Bitter Sweet

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This book is truly a bitter sweet tale of author Kitty Morse’s  family, some who did not survive World War II or were deported to Auschwitz-Birkenau in 1944.  Years later, Morse found an unfamiliar and half-hidden valise in the closet of her late mother but something held her back from opening it, maybe a fear of what it would hold.  Three years later, on the third anniversary of her her mother’s death, Morse summoned up the courage to open it.  Inside she discovered her great-grandfather’s wartime journals inside with family letters along with harrowing tales of trauma, racism, and heartbreak.  It took her breath away.

Digging deeper into the valise, Morse found something of inestimable importance to her.  It was a medical notebook, not filled with anything medical, but instead her great-grandmother’s hand-written long lost family recipes, all food-stained and yellowed.  As an author of ten cookbooks, Morse was beyond astounded and grateful to find such a treasure.  She recognized many of the recipes that she remembered as a child.

The stories in this book will make you weep, and I can’t begin to tell all the tales.  I highly recommend it not just for the history, but for great-grandmother Blanche’s recipes.  They remind us that traditional foods can heal our souls in spite of unimaginable suffering with tastes of love surviving for generations.

I selected Blanche’s “Zimmetkuchen” to make, a delicious cinnamon-dusted coffee cake with wonderful little holes filled with crème fraîche scattered on top.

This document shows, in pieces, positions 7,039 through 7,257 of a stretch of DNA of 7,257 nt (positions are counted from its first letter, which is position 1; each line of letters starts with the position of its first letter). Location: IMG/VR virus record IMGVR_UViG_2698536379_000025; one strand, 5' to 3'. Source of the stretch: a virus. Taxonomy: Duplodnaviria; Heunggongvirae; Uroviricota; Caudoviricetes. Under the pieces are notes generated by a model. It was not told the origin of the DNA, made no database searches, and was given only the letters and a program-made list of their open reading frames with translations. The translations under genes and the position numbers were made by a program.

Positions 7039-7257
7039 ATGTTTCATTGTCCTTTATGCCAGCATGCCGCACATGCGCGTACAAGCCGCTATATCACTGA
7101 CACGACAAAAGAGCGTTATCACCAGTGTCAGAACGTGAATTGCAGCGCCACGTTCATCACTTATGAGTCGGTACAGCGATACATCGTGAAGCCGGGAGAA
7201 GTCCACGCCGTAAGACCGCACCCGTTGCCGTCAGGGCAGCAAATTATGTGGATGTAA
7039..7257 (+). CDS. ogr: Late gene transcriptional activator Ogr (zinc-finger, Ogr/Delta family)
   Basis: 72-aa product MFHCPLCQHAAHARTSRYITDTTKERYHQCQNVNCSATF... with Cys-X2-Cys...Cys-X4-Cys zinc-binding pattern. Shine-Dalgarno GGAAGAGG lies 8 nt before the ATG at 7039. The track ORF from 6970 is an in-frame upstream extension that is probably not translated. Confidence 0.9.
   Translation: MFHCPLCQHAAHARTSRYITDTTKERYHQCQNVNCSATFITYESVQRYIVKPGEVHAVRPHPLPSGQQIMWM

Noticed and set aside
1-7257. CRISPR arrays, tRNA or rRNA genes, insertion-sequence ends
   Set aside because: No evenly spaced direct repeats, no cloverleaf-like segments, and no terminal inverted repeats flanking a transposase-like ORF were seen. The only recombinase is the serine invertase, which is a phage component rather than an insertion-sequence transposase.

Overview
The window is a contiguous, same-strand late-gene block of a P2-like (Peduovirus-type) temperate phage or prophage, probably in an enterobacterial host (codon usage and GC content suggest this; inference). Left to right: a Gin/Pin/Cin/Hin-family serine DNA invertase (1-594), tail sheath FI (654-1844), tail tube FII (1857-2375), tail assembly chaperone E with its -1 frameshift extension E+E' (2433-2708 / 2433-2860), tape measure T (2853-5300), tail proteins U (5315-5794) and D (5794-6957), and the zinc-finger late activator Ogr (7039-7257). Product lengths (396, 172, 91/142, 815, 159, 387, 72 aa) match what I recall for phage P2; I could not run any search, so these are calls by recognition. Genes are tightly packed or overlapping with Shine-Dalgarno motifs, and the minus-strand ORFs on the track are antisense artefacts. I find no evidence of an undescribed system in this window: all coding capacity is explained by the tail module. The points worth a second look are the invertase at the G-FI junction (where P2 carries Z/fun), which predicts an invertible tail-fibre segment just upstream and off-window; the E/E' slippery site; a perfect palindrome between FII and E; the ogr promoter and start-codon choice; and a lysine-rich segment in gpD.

It was delicious with an intoxicating aroma.  After reading the book and then seeing the photos and recipes, one can easily imagine great-grandmother Blanche baking on a cast-iron stove wearing her apron, and lovingly serving it to her family.  Cooking evokes many emotional memories and it can be felt using this cookbook.

5.0 from 1 reviews
Cinnamon Coffee Cake with Crème Fraîche
The coffee cake is also known as "Zimmetkuchen."
  • 2 cups all-purpose flour
  • 2 teaspoons baking powder
  • ⅛ teaspoon salt
  • 8 ounces unsalted butter, at room temperature
  • ⅔ cup plus 2 teaspoons granulated white sugar, divided use
  • 1 egg, at room temperature
  • ½ cup whole milk
  • 1 teaspoon ground cinnamon
  • 8 teaspoons crème fraîche
  1. Heat oven to 350 degrees F. Put a round of greased parchment paper at the bottom of an 8-inch straight-sided baking pan*; set aside.
  2. In a mixing bowl, mix the flour, baking powder, and salt; set aside.
  3. In bowl of electric mixer, beat together the butter, ⅔ cup of the sugar, the egg, and the milk until smooth. To the same bowl, and in increments, mix in the dry ingredients until a thick batter is obtained. Pour the batter into the prepared pan and level with spatula. Bake for 20 minutes.
  4. Meanwhile, combine the remaining 2 teaspoons sugar with the cinnamon. Remove the cake from the oven and sprinkle all over with the sugar-cinnamon mixture. Using a wine cork or something of similar size, create eight deep, uniformly distributed depressions in the cake. Fill each one with a teaspoon of crème fraîche. Return to the oven and bake for another 20 minutes. Unmold when cool. *Note- I used a springform pan and removed the sides after cooling.









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5 Responses to Bitter Sweet

  1. August 14, 2023 at 3:23 pm #

    Excellent book review Debbie to what sounds like an exceptional book. I so agree that cooking, family recipes, food in general can evoke many emotional memories. Thanks for sharing.

    • August 14, 2023 at 11:01 pm #

      Thanks, Kim. It’s an amazing story, and so many more recipes to try!

  2. August 14, 2023 at 4:43 pm #

    Great find Debbie. I hope to read it. I read so much about WWII in Europe, mainly Germany and France. I have a recipe from my Mother-in Law titled English War Bride Chocolate Pie and Pudding. It’s the best pudding this side of the Atlantic! I’ll send you a photo of it. Even Gene has scribbled on it.

    • August 14, 2023 at 10:57 pm #

      Thanks for sending the photo, Gayle. I love the title, and of course I’ll have to make it!

  3. August 18, 2023 at 1:28 pm #

    ‘Ofcourse’ is your middle name

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